REFLECTION FOR TODAY
April 1, 2021
By Fr. Andrew Ibegbulem, OSA
“Do you realize what I have done for you? You call me ‘teacher’ and ‘master,’ and rightly so, for indeed I am. If I, therefore, the master and teacher, have washed your feet, you ought to wash one another’s feet. I have given you a model to follow, so that as I have done for you, you should also do.” Jn. 13:12-15
Today we celebrate Christ’s generous sacrifice and gift of himself – his body and blood – in order to save us from the power of sin and death. Christ’s institution of the Eucharist on this day reveals an event not bound by time; the same Jesus who was present with his disciples is present with us in this sacrament today. The continual presence of the Lord in our midst, and our ability to take part in the re-presentation of his sacrificial death, is God’s great gift to us.
Our gospel reference today is from the scene of the last super when Jesus instituted the Eucharist and washed the feet of his disciples. Do you want to be holy? Perhaps this question is not one that everyone will immediately answer with a resounding “Yes.” Sadly, holiness, for some, can seem boring and unattractive. The lure of evil is very enticing on a confused and superficial level. So, what is your answer to this question? Do you want to be holy?
As we begin today the sacred Triduum, we enter into the holiest days of the Church year. We walk with our Lord through His final glorification today as He celebrates the Passover with His disciples and enters the Garden of Gethsemane to await His arrest. Tomorrow we walk with Him through the stations of His Cross. On Saturday, we sit in silent adoration of His tomb as we await the Resurrection.
Jesus gives us a model for holiness by the witness of His actions. He Who is the God of the Universe, the Creator of all, the Eternal Son of God, the Second Person of the Most Holy Trinity, humbles Himself and takes on the form of a lowly servant by washing the feet of His disciples. He then offers them the Most Holy Eucharist for the first time, before He goes to meet His persecutors.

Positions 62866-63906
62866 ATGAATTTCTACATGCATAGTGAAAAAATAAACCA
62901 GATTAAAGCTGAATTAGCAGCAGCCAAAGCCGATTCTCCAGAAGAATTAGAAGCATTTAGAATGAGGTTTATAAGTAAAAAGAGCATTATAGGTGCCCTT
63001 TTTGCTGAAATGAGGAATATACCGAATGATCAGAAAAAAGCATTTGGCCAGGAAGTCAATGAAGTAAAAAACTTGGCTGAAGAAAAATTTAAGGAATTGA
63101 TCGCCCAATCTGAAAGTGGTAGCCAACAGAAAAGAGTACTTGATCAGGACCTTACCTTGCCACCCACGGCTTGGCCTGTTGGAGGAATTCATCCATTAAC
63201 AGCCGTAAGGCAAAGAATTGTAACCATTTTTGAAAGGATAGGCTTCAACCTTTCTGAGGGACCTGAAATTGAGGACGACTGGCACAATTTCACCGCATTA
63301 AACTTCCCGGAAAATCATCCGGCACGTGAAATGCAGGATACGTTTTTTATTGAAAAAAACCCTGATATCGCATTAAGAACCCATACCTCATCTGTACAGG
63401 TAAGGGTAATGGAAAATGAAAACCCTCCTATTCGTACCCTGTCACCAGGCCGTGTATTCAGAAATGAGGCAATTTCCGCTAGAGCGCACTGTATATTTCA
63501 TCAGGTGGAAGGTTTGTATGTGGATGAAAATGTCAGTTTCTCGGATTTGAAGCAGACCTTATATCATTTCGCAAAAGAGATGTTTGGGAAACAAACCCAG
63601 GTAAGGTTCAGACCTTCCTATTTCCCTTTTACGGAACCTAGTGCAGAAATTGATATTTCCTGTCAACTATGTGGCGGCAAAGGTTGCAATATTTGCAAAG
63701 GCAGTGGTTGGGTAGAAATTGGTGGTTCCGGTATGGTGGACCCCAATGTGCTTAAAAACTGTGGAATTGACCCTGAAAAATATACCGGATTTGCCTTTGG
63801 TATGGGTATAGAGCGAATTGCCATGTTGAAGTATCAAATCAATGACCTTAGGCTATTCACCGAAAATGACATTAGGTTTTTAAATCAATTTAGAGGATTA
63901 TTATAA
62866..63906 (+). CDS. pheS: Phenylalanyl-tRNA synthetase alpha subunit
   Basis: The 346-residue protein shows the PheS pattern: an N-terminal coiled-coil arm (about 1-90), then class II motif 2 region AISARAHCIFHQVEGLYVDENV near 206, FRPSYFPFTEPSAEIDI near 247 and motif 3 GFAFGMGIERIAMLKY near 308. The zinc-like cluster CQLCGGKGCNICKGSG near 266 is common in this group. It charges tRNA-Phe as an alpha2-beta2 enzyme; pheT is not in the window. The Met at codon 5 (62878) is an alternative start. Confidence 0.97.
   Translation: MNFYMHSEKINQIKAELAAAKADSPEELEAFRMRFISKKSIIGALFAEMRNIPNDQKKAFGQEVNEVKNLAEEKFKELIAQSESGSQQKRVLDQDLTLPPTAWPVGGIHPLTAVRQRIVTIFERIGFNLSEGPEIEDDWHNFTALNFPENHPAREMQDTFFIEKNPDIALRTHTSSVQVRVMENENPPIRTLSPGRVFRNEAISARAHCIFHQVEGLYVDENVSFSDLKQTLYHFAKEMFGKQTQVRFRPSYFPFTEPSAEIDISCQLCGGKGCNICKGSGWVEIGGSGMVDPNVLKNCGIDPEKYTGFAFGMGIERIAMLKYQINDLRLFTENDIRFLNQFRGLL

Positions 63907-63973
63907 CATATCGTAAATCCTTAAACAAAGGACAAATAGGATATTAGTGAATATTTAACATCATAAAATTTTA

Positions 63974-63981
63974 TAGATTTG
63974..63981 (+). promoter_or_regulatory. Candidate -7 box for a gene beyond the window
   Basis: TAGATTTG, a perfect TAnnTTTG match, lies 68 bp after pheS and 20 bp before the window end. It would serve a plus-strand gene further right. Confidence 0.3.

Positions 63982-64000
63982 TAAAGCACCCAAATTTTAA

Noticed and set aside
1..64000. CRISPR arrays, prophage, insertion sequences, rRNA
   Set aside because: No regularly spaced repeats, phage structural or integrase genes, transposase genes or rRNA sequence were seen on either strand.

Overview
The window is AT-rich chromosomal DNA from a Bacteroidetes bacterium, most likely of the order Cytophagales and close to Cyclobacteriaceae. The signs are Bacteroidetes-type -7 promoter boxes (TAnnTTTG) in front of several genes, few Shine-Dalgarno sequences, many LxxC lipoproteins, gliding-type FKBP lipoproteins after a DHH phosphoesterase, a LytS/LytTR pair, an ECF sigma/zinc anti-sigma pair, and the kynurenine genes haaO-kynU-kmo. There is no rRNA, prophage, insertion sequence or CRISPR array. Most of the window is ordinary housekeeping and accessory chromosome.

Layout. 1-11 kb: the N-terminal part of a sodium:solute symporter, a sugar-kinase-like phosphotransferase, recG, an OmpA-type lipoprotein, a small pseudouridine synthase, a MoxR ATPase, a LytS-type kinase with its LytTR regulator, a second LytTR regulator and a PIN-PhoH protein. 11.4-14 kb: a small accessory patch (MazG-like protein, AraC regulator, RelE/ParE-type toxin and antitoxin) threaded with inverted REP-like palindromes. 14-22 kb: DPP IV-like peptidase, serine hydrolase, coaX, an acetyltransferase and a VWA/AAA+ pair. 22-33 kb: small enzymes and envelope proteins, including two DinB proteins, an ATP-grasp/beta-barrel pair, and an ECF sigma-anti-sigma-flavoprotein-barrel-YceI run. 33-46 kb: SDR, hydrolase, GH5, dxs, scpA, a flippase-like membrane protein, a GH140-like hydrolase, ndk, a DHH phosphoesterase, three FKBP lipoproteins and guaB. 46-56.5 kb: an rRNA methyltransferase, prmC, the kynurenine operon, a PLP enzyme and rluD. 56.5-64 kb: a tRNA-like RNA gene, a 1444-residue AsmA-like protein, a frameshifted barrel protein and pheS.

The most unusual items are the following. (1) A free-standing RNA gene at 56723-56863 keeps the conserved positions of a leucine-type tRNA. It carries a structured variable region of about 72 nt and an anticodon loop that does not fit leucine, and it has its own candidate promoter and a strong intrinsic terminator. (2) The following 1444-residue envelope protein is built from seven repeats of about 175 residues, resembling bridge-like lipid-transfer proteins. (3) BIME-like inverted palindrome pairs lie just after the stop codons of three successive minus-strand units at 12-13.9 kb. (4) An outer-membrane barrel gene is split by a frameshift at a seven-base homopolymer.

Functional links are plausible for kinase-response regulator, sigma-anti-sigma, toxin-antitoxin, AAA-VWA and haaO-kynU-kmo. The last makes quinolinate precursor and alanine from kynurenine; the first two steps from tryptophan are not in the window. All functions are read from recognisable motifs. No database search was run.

Unfortunately, because of the pandemic, we are unable to wash the feet this year again. This act of washing the feet of his disciple was an act of service and humility. Jesus’ example of service at the last supper was the result of his complete submission of his life to the father. As Christians we are called to be of service to our brothers and sisters.
The model Jesus gives us is a prophetic action by which Jesus tells us that true greatness, that is, true holiness, is found in humility. Holiness is realized in our lives when we turn our eyes from ourselves and love others as their servants.
None of us are the Savior of the World, but each of us must become instruments of His saving act for others. As we accept Jesus’ gift, we must then turn to others and humble ourselves before them. We must help them to see our love and their dignity. We must serve them with humility and put them first. Doing so will then enable us to invite them to imitate us as we imitate Christ. Thus, our humble imitation of Jesus becomes a means by which Jesus invites others to follow Him.
Reflect, today, upon the invitation of Jesus: “…as I have done for you, you should also do.” Jesus gave us everything, so we must give everything to others. We must serve without counting the cost. We must love them, putting their needs before ours. We must become a model of the love of Christ for them. Ponder Jesus’ service today and throughout the Triduum and commit yourself to live the invitation given you by our Lord.
Humble Lord, may Your name be praised and adored above all things. May You be exalted by Your humility and lowly service. I see in Your humble act, dear Lord, the deep love You have for me and for all. May I imitate that humble love in my own life so that my imitation of You will help to share Your saving love with others. Jesus, I trust in You.